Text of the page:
Predictions of the pending demise of the overseas pension transfer industry appear to have been somewhat premature, to judge by HM Revenue & Customs’ latest published list of recognised overseas pension schemes.
While it’s true that several jurisdictions that disappeared entirely from the list last year, including Canada, Italy, France, the Czech Republic and Greece, have not returned, one has – Sweden – with a single scheme.
In total, the number of schemes on the list has risen by nine from the last time the list was published at the beginning of the month, to 1,035.
In addition to seeing Sweden return to the much-watched list, with its Nordea Pension Plan, the list grew by four schemes from Australia, two from Ireland, five from the Isle of Man and three from Jersey, according to Andrew Osborne, a paraplanner and ROPS list observer with Montfort International, a UK-based advisory firm which specialises in pensions advice.
A total of five schemes were removed, including two from Australia, one from Guernsey, one from the Isle of Man and one from Jersey, Osborne noted.
Nevertheless, the UK’s pension transfer industry saw a 29% fall in the number of UK pensions transferred overseas in the year to 5 April, as reported, as the UK government moved to crack down on what it said was the mis-use of pension transfers to enable people to access their pensions before the age of 55, and other concerns. And, in a surprise move, the government announced a major change in the QROPS regulations, effective from 9 March of this year, which involves a 25% charge on so-called third-country transfers, except when the individual and their pension remain within the European Economic Area.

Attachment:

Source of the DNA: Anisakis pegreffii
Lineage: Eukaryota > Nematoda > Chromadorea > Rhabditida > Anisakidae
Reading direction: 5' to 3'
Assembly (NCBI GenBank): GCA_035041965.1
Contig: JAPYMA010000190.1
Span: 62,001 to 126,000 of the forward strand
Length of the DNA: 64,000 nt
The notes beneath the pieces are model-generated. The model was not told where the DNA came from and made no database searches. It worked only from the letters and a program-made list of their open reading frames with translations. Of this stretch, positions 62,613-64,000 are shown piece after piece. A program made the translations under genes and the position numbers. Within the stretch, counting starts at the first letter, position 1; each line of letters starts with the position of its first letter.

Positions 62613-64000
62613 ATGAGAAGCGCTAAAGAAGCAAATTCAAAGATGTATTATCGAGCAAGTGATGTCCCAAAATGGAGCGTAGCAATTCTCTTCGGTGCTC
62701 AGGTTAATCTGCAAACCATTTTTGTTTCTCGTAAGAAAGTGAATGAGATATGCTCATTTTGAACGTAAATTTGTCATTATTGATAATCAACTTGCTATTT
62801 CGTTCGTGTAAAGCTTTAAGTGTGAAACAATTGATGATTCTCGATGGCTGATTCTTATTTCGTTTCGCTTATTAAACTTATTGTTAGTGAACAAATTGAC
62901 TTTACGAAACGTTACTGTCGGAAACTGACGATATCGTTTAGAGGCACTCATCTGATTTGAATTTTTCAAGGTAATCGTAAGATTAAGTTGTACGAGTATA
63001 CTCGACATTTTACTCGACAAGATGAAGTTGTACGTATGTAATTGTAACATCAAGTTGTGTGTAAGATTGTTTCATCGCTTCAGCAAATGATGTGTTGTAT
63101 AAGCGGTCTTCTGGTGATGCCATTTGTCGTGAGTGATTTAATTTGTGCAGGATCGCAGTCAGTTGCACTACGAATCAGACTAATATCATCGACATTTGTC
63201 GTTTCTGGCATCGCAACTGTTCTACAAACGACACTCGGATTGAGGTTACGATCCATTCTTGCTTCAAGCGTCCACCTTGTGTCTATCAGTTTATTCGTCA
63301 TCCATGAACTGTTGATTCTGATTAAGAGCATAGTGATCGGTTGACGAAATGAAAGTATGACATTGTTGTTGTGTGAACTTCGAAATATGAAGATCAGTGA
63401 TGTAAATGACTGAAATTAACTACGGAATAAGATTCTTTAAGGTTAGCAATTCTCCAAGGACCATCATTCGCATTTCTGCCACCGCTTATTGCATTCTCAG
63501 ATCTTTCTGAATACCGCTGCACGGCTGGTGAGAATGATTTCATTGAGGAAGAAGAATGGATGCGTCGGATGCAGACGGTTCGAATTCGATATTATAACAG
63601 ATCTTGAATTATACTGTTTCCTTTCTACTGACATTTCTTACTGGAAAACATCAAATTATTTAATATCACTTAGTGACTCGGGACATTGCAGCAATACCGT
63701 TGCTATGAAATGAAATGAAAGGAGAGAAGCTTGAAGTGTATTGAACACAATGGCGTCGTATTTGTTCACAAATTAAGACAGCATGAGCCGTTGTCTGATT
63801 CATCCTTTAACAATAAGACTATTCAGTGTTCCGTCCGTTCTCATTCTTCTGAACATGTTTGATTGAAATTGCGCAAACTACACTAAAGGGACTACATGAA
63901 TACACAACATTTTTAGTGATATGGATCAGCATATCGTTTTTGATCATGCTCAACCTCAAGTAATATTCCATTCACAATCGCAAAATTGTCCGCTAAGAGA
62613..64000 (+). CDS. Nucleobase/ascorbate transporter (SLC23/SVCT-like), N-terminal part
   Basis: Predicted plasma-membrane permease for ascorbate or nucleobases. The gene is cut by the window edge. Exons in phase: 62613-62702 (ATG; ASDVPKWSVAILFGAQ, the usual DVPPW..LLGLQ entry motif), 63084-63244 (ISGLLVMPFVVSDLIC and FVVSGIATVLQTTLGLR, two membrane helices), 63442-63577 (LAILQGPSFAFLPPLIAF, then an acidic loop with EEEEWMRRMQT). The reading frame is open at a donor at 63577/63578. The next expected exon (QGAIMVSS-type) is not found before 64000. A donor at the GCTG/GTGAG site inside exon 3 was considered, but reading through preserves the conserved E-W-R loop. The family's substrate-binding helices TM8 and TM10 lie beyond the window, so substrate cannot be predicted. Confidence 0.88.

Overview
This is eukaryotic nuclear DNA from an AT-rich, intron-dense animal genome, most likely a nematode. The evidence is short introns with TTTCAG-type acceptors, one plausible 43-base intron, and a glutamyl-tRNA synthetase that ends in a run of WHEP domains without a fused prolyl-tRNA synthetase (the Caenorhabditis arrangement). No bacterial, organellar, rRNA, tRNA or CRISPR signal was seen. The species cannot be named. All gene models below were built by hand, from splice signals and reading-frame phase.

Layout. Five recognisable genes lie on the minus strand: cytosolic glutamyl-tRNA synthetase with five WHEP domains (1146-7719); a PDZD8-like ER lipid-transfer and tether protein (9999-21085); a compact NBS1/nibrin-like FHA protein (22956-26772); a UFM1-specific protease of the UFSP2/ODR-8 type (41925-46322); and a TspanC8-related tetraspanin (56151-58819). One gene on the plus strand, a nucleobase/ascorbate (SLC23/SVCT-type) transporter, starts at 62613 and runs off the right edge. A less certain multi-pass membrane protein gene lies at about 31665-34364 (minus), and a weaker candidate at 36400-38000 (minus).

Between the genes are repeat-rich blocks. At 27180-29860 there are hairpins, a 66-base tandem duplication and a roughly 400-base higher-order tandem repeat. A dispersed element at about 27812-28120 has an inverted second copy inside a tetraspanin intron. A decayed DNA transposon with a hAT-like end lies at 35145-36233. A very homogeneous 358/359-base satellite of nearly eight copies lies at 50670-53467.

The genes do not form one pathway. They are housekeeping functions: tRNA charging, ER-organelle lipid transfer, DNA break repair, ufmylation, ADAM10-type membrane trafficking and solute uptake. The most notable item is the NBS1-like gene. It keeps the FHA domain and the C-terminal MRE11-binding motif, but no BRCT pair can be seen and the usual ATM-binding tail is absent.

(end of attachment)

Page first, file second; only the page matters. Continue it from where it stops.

Third country transfers are when a someone transfers their UK pension out of the UK to a country other than the one in which they are living – such as Gibraltar or Malta, for example, if they are living in the United Arab Emirates.
QROPS still seen as ‘area of concern’
Montfort International managing director Geraint Davies doesn’t think the net gain of nine overseas schemes to HMRC’s list means that the overseas pension transfer industry is stablising, given how aggressively the government has been targeting it recently — as recent media reports have noted.
“It is very clear that [the] Treasury has got the message that all is not well with the world of QROPS advice,” he said, noting that the government has made reference to such schemes remaining “an area of concern for pension scams”.
While the oversight is welcome and even, some would argue, overdue, he added, there is now a danger that ” those that engage in international financial planning [will begin to be seen as being] guilty by association” merely by being involved in an industry that is now undergoing such public and often, negative, scrutiny.
“Those who deliver advice in this area must be certain of the intricate and highly bespoke needs of their clients with cross-border tax consequential and product needs, and have the technical prowess necessary to “deliver” savings and investment and retirement products and solutions that suit their clients’ needs,” he added.
As reported here in March, UK Chancellor Phillip Hammond also announced in his Spring Budget that the government would extend, to ten tax years from five, the period of an individual’s non-UK residence during which UK tax charges can apply to payments out of pension savings, in overseas pension schemes that have had UK tax relief.
In the 12 months to 5 April, there were some 9,700 pensions transferred out of the UK, worth a total value of £1.22bn. This is 52% fewer than in the peak year of 2014-2015, when some 20,100 were transferred, and a 30% plunge in the total value of the amount transferred from that peak year, when the value of total transfers hit £1.76bn.